Re-set for Sevilla, Spain

25Feb2019: Corey booked us a hotel in Sevilla that was listed on the city’s street signs–we fancy!  We missed visiting the Catedral-for-free-Monday-window by 9 minutes so we opted for a walk to Sevilla’s Plaza de España.  At dusk, it was perfect.  I would recommend visiting at the same exact time of day for future visits because the setting was incredible.  You can snap pictures to your heart’s content.  We also caught a free flamenco street performance.  It was a strong start for Sevilla.

This is where I insert the caveat that Sevilla is where I remember having the least fun in Spain when I came with my family.  Our first cab driver tried to rip us off, Miya had heat stroke, and Jamie Lynn had an epic rash.  It felt like we were walking for days in the hot sun, and frankly, I missed the Alhambra and Gaudi’s architecture in Barcelona.  It was my goal to make new memories on this trip as Corey kept reminding me that everyone else who gave us recommendations for Sevilla raved about the capital of Andalusia.

The walk from Plaza de España took us past the Tower de Oro all the way to Tabern Alambique: Tapas and Vinos in Plaza de la Alfalfa, 5.  Salmorejo round two! The solomillo was also a favorite.  If you ask for Fanta Limon, they’ll say they have a ‘house version’ so say yes to that as well.

26Feb2019:  Day two hit the target of re-creating new memories in Sevilla.  In Nueva Plaza de San Sebastian, we had a quaint breakfast at Bodega Belmonte:  tostada con tortilla and zumo de naranja.  I learnt later that this Bodega is listed in my guidebook and named after a famous bullfighter, Juan Belmonte. No wonder there were so many bulls’ heads watching over us as we ate.

Buy tickets in advance for Sevilla’s Real Alcazar as the line is long even at the start of the day.  We didn’t end up doing the audio guide but I can see how this could be beneficial if you wanted to take in the moments in Spanish history with Caliphates, Castillian conquests and Gothic transformations.  It’s another Islamic Palace that was superimposed with the new Christian order.  We went straight to Palacio del Rey Don Pedro as Corey’s Google search listed the Patio de Las Doncellas and the Salon de Techo de Carlos V as highlights on the tour.  We also wandered in the gardens as the sun began to warm the grounds; other guests hadn’t yet made it outside.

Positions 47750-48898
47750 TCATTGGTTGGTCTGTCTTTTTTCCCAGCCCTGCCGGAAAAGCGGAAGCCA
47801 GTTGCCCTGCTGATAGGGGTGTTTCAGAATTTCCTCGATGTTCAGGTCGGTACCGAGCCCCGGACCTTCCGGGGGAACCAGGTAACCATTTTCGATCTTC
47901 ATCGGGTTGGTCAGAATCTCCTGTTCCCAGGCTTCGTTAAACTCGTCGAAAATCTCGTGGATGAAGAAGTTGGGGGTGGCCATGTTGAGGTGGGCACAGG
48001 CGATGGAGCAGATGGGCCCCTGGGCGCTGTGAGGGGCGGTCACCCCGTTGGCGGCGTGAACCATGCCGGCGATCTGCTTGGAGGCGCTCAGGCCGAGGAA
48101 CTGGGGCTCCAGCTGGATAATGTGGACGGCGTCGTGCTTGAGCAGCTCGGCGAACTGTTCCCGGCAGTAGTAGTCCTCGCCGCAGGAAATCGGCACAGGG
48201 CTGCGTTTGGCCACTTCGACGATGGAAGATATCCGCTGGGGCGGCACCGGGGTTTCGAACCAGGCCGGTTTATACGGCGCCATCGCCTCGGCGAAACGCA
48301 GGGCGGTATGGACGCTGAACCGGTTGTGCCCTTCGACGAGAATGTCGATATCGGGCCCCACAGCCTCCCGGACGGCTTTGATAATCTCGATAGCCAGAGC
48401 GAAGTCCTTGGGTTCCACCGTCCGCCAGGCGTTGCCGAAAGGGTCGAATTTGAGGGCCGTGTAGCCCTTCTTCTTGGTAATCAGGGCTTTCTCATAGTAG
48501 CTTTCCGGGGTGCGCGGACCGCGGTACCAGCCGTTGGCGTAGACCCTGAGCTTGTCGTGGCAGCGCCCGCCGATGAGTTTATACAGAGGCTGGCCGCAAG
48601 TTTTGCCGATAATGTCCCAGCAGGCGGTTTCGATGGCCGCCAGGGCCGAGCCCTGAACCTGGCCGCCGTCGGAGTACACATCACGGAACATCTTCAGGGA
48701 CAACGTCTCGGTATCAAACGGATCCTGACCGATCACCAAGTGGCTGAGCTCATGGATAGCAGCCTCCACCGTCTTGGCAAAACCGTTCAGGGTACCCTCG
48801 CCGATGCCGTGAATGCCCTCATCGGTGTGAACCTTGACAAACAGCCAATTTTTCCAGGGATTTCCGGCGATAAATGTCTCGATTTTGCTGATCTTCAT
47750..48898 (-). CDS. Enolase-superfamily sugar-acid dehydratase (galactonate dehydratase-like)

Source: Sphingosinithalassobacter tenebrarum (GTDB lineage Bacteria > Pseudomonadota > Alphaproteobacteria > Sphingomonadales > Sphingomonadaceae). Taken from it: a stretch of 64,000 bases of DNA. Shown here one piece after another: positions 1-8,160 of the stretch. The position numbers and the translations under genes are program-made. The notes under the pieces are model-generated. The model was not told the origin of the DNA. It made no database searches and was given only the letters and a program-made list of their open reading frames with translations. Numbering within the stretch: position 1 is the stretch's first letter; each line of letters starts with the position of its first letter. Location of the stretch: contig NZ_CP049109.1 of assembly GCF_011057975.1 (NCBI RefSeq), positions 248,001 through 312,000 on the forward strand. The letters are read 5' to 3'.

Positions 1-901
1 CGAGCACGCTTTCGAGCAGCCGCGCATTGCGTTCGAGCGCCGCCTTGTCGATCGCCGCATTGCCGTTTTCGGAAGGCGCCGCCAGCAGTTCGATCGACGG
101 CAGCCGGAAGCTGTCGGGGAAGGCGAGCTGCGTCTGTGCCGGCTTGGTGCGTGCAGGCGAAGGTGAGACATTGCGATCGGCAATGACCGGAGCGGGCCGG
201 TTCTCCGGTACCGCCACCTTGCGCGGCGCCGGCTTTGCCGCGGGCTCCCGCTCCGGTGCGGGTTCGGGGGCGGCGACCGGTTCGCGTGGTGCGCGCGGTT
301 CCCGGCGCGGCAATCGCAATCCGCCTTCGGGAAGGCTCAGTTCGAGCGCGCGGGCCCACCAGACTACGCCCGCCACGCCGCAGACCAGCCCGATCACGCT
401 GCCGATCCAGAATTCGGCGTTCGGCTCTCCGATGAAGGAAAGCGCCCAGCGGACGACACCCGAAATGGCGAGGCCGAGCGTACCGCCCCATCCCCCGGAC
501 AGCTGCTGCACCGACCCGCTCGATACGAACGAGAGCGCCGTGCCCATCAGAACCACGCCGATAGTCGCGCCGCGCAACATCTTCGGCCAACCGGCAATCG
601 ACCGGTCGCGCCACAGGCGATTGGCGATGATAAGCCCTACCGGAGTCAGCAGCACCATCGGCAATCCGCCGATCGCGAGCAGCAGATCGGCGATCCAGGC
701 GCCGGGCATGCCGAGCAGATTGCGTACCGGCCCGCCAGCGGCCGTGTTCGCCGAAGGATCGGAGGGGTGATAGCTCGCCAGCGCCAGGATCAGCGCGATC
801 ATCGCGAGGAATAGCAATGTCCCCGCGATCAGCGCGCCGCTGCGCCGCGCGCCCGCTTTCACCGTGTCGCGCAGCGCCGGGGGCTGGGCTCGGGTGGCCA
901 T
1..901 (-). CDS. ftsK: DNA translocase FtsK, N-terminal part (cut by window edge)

You may have already been let in on this secret but if not, take note of this hack: Visit Iglesia Colegial Divino Salvador BEFORE the Catedral.  You’ll be tempted to go to the Catedral after the Alcazar since it’s so close in proximity, but at the Iglesia you buy a combo ticket for the Salvador church with the Catedral.  This means you can skip the line for the main Catedral all for 9 Euro per person.  By 11:30am we were passing the long line into the Catedral, heading to Christopher Columbus’ tomb.  I wasn’t really keen on saluting Columbus but it’s the first site to see in the Catedral.

We picked up a quick pastry and walked to Plaza de Toros de Sevilla.  No hacks for this visit– you’ll buy the combo ticket with audio and tour.  First, you listen to the audio to get the context for each stop along the ring.  Then the guide answers questions from the group.  It doesn’t take more than an hour.  Corey was re-living his Pamplona experience and describing running with the bulls while we sat in the ring.

Lunch time brought us to the Triana neighborhood, just across the water.  It’s known as an artist’s community, once a gypsy enclave.  Today the barrio is less touristic laden than other neighborhoods across the river, but you’ll still be able to access menus in English.  We had lunch at a restaurant that ….I forgot to record (!) It was only a short walk from the waterfront’s more expensive restaurants.

The Museo de Bella Artes is a 10 minute walk from the bullring.  Apparently, as a museum, it ranks second to Madrid’s Prado in the size of its galleries.  That means I needed to visit the temporary exhibition only because I get overwhelmed in large museums.  My stamina was perfect for the 55 works by Murillo, Sevilla’s most famous painter.  It happened to be the 400th year of Murillo’s birth so the exhibit was a celebration of his life.

We meandered through the shopping district and snacked on churro gordos at Cafe Doña Carmen. I don’t think either of us was hungry but we couldn’t resist.

Plaza de la Encarnacion brought back memories as I realised this was the area we stayed when we visited with Jamie, Miya and my dad.  Las Setas is the architectural piece that marks this area.  The Metropol Parasol is the world’s largest timber structure, but the Sevillanos dubbed it Las Setas (the mushrooms). For 3 Euros per person, we caught the sunset from atop the structure/sky walk.

That evening, we dined at Bodeguita Romero and were very well fed for under 25 Euro.  Many of the guests shared bottles of wine and raciones.  It was lively in the small horse shoe shaped bar.  The patatas aliños became my new favorite tapas dish and made for a great end to a packed day.